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Arthritis in Horses: Algae ResearchBy Kentucky Equine Research Staff · December 22, 2014

Osteoarthritis, also known as degenerative joint disease, is the painful destruction of joint tissues, an important cause of lameness, and an important contributor to economic losses throughout the equine industry.

“There are a variety of drugs and treatment modalities available for horses with osteoarthritis, including nonsteroidal anti-inflammatory drugs and corticosteroids injected directly into affected joints. Because some of those drugs can cause side effects and there is no cure for osteoarthritis, alternative therapies to minimize discomfort and slow the progression of the disease are needed,” explains Bryan M. Waldridge, D.V.M., head veterinarian at Kentucky Equine Research.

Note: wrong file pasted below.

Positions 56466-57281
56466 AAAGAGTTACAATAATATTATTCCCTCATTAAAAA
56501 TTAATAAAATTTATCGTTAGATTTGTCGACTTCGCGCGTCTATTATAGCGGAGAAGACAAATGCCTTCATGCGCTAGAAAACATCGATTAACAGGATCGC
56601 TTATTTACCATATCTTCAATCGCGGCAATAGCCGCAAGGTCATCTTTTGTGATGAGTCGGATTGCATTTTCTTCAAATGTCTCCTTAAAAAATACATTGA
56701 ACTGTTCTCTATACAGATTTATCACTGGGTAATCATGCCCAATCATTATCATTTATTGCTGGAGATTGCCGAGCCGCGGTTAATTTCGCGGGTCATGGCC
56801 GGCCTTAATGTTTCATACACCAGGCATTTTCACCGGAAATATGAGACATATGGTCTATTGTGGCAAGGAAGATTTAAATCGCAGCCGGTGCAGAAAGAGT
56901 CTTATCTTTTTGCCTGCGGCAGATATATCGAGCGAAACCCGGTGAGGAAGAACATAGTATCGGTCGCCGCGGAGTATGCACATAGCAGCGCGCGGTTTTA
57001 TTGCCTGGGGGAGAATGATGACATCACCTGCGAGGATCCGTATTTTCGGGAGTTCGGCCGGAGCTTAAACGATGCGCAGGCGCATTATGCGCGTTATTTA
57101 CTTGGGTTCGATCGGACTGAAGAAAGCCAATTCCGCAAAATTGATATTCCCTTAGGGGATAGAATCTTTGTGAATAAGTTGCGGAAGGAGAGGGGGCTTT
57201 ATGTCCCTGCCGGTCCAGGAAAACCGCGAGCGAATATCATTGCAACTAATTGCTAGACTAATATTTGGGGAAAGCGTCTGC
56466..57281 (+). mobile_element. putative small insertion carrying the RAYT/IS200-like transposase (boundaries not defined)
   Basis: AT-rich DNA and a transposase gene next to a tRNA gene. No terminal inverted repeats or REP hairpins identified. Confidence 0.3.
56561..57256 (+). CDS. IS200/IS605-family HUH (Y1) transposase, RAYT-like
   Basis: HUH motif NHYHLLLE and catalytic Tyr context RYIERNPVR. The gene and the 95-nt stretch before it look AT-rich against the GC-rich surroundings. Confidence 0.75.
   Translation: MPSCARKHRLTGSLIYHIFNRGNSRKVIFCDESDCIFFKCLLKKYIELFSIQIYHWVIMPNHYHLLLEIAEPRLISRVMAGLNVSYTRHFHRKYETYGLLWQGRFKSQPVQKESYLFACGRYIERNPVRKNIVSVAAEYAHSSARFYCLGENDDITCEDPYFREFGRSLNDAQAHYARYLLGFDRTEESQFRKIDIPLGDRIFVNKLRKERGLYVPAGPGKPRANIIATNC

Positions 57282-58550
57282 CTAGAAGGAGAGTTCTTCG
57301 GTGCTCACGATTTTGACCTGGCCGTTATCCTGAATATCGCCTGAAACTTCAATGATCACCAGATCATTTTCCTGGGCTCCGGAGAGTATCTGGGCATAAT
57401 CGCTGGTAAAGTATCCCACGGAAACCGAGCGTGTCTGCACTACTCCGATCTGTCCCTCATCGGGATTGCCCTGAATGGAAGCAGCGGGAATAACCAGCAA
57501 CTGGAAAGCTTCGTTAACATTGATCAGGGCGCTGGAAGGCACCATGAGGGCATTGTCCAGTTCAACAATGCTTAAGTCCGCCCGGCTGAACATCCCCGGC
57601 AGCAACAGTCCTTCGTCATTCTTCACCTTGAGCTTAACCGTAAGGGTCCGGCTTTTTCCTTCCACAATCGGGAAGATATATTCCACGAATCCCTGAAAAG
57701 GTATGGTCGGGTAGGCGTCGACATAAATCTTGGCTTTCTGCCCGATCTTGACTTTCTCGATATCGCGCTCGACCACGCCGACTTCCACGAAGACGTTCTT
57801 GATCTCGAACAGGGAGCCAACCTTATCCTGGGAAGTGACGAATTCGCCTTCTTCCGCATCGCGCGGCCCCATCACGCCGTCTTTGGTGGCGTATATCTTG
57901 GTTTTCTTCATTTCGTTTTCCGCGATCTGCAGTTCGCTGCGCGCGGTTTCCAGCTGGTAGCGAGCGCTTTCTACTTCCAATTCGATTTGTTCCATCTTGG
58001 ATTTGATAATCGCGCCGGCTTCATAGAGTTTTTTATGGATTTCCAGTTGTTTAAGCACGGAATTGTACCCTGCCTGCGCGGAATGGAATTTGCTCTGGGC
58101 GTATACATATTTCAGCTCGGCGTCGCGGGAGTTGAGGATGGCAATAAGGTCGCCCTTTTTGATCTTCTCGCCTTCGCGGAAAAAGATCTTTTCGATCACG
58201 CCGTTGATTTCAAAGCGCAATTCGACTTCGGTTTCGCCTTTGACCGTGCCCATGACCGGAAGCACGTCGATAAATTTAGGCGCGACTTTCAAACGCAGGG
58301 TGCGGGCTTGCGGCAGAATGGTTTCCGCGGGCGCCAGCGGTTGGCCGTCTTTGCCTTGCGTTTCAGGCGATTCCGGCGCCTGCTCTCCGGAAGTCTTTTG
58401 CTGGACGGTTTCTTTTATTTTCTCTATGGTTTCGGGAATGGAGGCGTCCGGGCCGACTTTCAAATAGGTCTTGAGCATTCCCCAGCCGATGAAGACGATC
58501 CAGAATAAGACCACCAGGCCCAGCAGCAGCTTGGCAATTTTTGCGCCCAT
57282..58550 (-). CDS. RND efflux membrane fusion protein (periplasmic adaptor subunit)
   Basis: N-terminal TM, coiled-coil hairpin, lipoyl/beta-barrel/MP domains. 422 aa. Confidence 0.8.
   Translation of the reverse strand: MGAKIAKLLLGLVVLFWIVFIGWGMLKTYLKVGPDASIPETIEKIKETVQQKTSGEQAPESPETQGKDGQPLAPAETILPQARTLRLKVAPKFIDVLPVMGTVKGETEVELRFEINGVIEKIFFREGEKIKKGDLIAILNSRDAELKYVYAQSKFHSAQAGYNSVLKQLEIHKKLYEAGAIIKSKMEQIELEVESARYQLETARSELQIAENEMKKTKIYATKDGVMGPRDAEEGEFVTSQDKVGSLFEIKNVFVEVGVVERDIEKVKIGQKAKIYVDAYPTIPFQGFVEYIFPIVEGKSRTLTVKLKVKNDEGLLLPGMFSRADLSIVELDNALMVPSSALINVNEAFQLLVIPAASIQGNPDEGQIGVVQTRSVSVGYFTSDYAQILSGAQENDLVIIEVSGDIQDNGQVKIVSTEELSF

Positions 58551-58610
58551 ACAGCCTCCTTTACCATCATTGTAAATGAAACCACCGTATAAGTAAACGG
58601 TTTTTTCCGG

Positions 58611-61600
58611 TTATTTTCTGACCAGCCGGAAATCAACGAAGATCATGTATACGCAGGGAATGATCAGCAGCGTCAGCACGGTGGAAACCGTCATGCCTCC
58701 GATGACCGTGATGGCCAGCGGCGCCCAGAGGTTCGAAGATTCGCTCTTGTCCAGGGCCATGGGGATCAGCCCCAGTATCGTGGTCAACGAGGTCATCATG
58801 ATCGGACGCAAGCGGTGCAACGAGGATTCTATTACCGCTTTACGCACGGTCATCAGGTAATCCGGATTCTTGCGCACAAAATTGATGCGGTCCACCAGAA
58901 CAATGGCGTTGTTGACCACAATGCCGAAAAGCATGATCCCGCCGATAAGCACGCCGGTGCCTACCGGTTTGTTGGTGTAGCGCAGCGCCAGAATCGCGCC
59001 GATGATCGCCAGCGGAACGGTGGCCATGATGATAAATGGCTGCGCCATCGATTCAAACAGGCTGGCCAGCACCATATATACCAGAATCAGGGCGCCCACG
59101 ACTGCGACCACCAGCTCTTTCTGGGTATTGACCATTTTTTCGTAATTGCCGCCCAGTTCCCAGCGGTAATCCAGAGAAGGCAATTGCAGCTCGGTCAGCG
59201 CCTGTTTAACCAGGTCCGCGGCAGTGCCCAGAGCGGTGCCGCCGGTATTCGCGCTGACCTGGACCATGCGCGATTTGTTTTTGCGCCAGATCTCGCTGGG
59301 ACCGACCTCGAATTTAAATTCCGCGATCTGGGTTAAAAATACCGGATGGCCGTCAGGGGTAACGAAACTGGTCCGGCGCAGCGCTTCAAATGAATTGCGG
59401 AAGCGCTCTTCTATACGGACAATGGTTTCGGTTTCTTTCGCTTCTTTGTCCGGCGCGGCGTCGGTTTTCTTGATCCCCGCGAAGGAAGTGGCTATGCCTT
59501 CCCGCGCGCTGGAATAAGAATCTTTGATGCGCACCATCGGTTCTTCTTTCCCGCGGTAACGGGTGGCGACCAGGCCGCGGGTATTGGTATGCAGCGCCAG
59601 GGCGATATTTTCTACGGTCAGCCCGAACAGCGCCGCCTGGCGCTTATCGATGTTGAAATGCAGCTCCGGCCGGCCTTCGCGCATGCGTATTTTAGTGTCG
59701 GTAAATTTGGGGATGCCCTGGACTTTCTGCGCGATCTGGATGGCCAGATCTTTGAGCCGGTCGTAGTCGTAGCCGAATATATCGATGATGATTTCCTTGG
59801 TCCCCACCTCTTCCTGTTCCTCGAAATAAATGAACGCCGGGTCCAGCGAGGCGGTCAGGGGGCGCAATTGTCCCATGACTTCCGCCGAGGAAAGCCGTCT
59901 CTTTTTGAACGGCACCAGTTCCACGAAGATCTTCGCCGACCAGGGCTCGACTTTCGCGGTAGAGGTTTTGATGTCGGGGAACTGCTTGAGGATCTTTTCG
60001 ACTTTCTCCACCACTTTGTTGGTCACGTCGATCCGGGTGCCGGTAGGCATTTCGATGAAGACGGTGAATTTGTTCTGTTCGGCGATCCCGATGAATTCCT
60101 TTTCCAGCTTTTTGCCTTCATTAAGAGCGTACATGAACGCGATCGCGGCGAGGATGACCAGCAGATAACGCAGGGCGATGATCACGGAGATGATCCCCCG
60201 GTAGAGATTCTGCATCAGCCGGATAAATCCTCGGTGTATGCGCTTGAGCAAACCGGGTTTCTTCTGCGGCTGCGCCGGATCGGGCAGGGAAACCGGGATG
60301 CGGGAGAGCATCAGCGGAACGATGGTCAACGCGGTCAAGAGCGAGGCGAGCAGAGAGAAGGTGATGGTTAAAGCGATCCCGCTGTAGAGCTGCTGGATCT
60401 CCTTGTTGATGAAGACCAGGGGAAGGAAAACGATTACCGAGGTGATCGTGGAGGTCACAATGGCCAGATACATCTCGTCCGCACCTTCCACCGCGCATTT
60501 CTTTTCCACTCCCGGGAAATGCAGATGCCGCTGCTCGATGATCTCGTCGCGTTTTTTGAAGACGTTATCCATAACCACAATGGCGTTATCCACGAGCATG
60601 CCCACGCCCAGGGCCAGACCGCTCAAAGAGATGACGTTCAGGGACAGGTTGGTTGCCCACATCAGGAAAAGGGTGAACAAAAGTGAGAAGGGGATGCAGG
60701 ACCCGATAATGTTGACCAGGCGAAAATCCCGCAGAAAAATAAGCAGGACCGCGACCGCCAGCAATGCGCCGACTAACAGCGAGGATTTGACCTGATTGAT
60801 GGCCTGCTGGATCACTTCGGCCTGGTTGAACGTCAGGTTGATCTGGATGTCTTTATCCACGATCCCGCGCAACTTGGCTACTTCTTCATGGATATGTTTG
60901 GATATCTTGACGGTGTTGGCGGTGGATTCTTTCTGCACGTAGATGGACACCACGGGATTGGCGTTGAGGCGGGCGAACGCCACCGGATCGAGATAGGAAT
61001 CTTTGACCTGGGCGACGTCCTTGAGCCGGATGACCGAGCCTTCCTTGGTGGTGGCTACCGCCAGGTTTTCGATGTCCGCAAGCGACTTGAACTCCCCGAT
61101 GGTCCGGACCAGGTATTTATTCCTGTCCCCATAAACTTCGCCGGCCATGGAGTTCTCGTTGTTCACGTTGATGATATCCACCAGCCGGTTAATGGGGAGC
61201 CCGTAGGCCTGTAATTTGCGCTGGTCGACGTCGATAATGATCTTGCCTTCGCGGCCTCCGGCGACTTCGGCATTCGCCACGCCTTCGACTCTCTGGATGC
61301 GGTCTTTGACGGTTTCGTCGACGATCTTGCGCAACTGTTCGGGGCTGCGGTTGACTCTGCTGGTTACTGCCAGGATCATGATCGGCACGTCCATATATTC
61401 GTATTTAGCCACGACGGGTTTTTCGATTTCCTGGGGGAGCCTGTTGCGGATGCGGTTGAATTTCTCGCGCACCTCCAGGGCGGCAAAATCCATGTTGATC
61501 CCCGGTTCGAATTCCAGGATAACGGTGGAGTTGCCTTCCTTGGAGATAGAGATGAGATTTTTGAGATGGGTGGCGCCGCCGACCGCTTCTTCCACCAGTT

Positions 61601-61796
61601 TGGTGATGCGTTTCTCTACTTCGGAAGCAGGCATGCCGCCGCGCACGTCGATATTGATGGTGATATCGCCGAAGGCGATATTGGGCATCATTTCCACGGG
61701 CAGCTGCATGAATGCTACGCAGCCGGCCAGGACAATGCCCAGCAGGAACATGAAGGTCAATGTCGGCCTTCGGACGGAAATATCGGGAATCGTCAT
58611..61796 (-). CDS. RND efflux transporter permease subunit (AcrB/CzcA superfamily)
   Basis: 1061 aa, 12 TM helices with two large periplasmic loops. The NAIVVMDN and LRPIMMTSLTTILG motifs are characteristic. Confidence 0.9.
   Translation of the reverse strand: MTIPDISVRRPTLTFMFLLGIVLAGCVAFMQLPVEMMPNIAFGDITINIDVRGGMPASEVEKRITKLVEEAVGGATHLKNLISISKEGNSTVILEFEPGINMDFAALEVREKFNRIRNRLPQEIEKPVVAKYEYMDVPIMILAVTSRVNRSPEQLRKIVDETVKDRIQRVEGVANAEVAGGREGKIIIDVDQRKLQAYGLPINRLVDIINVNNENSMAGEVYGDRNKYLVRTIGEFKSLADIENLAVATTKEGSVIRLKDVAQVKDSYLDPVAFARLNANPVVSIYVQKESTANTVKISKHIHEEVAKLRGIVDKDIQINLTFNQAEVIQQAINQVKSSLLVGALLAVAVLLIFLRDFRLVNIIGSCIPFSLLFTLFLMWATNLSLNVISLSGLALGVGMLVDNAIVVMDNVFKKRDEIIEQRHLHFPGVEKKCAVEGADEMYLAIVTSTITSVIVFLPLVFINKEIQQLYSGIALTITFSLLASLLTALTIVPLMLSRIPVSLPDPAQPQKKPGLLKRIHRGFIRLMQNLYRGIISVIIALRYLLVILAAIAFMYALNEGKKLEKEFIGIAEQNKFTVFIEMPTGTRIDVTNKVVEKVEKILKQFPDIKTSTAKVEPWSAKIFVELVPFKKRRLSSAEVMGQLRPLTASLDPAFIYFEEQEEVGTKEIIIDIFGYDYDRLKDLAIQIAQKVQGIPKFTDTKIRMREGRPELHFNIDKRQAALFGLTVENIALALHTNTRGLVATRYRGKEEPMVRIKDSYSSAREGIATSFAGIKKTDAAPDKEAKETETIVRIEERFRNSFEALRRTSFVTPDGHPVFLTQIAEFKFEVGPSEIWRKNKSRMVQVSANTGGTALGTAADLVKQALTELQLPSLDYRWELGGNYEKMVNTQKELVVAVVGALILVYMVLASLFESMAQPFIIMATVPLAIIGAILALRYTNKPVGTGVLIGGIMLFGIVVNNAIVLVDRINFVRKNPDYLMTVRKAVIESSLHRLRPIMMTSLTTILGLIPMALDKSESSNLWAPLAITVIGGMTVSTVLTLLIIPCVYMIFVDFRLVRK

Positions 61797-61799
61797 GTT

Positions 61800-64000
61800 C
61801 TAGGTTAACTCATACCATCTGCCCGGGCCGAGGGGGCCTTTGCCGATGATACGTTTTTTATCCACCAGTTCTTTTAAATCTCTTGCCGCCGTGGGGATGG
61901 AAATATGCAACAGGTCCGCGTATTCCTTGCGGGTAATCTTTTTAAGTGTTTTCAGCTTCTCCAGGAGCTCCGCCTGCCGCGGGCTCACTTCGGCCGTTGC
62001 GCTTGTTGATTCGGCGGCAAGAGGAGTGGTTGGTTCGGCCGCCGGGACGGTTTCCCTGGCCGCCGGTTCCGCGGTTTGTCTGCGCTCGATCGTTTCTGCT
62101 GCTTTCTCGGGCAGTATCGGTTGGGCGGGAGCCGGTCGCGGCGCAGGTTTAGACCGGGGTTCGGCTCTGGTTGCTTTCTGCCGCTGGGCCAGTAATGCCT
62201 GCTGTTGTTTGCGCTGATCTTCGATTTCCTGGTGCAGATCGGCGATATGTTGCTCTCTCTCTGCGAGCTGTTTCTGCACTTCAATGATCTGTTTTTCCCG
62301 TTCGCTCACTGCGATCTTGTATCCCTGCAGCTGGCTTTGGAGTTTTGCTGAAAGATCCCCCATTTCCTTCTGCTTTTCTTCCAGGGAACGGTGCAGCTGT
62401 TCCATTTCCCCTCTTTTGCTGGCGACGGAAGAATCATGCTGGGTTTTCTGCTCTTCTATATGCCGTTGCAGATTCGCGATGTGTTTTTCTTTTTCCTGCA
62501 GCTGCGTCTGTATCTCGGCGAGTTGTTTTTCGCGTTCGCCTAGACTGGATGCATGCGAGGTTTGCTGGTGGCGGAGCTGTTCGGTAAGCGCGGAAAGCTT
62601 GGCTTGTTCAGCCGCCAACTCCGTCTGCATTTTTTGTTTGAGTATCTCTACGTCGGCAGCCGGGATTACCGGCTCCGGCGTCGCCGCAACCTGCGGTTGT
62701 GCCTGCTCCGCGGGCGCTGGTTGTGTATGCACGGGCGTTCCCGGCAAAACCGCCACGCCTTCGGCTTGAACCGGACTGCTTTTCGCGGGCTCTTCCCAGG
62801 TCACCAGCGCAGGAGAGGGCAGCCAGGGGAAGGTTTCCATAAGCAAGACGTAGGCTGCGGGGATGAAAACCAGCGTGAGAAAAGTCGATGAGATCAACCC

One alternative to nonsteroidal anti-inflammatory drugs like phenylbutazone is blue-green algae, which contains a protein-bound pigment called C-phycocyanin. Published studies report C-phycocyanin possesses anti-inflammatory and antioxidant properties and could therefore potentially benefit patients with osteoarthritis.

Researchers from the College of Veterinary Medicine at Auburn University in Alabama recruited 41 athletic horses with naturally occurring lameness due to osteoarthritis. Horses were treated with either a commercially available product containing C-phycocyanin or a placebo. At time 0 then again at 2 and 4 weeks and 4, 6, 9, and 12 months, horses were assessed for lameness.

According to the authors, “Although this study did not find statistically significant improvement of lameness with oral daily supplementation with C-phycocyanin in equine athletes, there appeared to be a trend of improvement in lameness during the loading period and a decrease in frequency of administration of intra-articular corticosteroids. Further investigations using a higher dose seem warranted.”

* Taintor, J.S., J. Wright, F. Caldwell, B. Dymond, and J. Schumacher. 2014. Efficacy of an extract of blue-green algae in amelioration of lameness caused by degenerative joint disease in the horse. Journal of Equine Veterinary Science 34,10:1197-1200.